Cape Town. 091210. Sangoma Jean Eagle Little Stone reads his cards on his prediction for the year ahead. Picture Leon Lestrade. Story Thanda Mhlanga.

Pretoria - A sangoma lost his North Gauteng High Court bid to appeal against his life sentence for murder after a judge found he was responsible for decapitating a woman, possibly to use her head for “muti”.

Jan Buti Mokoena insisted he was not responsible for the death of Rosilina Mnomakala, whose decomposed body was found in a mealie field days after she was killed.

Mokoena was convicted on strength of DNA evidence. This was found on a cigarette butt and on a beer bottle which were found close to the body.

Acting Judge S Strauss, in turning down the appeal, said: “It is unclear why anyone would want to commit such a gruesome act. The only possible explanation could be that the appellant is a sangoma and that it might have had something to do with practising his art as a witchdoctor or sangoma.”

The judge added that this was speculation, but “due to the fact that the victim’s life was ended in the most brutal fashion and the way in which the murder was committed by decapitation points to the most vicious murder imaginable”.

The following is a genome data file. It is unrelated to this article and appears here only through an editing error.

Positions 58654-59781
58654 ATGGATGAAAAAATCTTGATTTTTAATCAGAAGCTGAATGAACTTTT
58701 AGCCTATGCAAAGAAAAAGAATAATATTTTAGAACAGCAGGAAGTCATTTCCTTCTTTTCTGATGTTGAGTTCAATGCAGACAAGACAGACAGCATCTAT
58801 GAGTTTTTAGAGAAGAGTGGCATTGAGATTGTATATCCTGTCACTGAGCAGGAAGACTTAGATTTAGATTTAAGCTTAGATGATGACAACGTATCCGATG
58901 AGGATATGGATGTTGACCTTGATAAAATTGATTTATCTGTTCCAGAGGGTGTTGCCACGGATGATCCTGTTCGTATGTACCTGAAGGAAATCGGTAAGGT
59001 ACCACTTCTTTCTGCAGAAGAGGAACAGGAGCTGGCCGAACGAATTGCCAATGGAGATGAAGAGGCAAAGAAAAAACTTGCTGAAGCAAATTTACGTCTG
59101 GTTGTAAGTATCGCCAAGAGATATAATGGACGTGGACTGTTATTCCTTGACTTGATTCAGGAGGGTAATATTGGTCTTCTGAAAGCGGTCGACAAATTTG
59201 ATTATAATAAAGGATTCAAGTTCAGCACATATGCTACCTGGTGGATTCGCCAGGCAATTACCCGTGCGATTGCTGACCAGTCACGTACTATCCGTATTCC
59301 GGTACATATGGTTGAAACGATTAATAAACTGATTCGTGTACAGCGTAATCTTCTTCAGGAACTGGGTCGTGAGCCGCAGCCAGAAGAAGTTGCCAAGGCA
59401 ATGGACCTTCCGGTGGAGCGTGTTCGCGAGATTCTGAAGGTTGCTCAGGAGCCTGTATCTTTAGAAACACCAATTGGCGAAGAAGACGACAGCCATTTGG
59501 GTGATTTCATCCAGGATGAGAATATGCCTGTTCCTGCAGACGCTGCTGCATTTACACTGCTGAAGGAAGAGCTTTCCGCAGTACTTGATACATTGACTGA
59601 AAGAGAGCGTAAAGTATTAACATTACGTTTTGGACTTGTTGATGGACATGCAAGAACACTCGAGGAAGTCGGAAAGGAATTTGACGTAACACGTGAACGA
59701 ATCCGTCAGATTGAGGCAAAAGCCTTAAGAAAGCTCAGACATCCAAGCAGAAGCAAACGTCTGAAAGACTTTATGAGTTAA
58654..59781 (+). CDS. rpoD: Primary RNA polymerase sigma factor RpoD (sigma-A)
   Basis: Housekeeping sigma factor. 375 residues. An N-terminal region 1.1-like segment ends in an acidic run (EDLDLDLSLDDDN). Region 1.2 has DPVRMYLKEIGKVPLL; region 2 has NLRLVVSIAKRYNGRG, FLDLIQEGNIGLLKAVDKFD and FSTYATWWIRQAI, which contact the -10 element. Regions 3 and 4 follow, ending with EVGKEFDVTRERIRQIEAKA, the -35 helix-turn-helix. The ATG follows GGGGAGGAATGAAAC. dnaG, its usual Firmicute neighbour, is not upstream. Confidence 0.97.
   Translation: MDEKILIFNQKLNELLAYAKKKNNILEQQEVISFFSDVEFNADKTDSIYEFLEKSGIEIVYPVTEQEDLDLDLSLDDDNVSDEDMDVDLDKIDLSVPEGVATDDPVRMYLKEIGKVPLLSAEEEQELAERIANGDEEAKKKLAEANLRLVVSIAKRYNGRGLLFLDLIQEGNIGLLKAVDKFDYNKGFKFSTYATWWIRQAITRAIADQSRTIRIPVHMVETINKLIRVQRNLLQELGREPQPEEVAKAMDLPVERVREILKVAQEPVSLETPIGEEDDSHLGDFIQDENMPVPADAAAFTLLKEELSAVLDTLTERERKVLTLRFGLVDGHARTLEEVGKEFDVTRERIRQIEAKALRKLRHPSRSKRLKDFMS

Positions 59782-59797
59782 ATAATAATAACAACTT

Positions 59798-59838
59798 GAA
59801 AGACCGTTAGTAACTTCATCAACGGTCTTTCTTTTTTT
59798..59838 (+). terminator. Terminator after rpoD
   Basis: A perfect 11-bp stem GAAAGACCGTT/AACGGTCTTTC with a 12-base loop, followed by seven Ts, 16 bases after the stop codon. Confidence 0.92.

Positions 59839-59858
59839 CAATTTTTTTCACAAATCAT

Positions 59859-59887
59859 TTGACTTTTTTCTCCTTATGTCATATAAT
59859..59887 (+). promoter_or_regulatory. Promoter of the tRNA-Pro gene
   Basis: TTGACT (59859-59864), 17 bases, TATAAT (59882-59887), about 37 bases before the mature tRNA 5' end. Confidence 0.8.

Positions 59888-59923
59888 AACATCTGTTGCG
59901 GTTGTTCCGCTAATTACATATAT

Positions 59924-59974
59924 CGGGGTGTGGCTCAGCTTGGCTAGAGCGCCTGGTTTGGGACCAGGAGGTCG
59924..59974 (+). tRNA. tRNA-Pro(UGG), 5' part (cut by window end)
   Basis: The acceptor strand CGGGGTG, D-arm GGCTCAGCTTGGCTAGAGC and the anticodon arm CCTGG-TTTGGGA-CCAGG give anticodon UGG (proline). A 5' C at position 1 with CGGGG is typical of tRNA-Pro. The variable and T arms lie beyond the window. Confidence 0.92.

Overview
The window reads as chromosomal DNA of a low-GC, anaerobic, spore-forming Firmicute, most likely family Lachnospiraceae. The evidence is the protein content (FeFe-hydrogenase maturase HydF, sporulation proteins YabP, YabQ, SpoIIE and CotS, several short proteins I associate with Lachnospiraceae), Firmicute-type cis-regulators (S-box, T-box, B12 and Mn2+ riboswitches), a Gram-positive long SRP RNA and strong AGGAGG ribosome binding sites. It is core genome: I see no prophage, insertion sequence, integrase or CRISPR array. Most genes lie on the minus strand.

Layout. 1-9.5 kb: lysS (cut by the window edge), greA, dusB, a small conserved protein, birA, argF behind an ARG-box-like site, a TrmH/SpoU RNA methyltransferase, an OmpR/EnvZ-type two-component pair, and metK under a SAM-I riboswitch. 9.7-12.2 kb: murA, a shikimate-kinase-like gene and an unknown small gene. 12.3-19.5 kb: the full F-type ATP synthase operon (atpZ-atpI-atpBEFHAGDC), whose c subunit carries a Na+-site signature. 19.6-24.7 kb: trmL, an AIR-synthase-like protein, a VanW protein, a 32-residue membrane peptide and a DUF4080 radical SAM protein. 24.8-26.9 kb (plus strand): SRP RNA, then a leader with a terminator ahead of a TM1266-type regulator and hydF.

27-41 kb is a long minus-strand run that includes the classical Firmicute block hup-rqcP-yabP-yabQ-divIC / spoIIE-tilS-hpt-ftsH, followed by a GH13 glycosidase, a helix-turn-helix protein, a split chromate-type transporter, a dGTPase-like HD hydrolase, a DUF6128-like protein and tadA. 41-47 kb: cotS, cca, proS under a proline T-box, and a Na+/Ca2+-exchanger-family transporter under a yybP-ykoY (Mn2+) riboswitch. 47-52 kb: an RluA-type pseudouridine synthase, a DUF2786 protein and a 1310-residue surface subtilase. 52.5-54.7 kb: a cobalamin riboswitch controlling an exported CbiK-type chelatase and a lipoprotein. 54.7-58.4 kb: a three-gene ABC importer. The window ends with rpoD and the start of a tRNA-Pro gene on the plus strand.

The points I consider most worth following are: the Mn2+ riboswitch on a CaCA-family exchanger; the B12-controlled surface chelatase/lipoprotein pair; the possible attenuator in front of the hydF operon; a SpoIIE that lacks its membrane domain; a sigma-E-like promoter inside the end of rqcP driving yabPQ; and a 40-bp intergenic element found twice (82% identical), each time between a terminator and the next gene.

“People like the appellant cannot be tolerated in our society.”

The body was discovered in a field of mealies next to the N12 highway near Delmas on April 6, 1999. The field was concealed from any passers-by and the nearest road to the spot where the body was found was 200m away.

The woman was near naked, but her bloodstained clothes were found scattered around her body.

The judge said the most chilling factor was that her head and neck were missing, and were never found.

Mokoena stood trial with his brother in the circuit court sitting in Delmas. He said they knew the woman and they all had a few drinks together on April 2, 1999. They went to her house that day, but later left. He did not see the woman again.

While admitting he was a sangoma, Mokoena denied that he went to the maize field, but could not explain how his DNA was found on the items next to the body.

A doctor who examined the body testified that it was not possible to determine the cause of death, as apart from being decapitated, there were no other marks on the body.

The doctor said it was likely the head was removed after her death.

He speculated that she was probably hit over the head with something before her head was removed.

The judge said it was clear that Mokoena had been at the scene where the headless body was found.

Pretoria News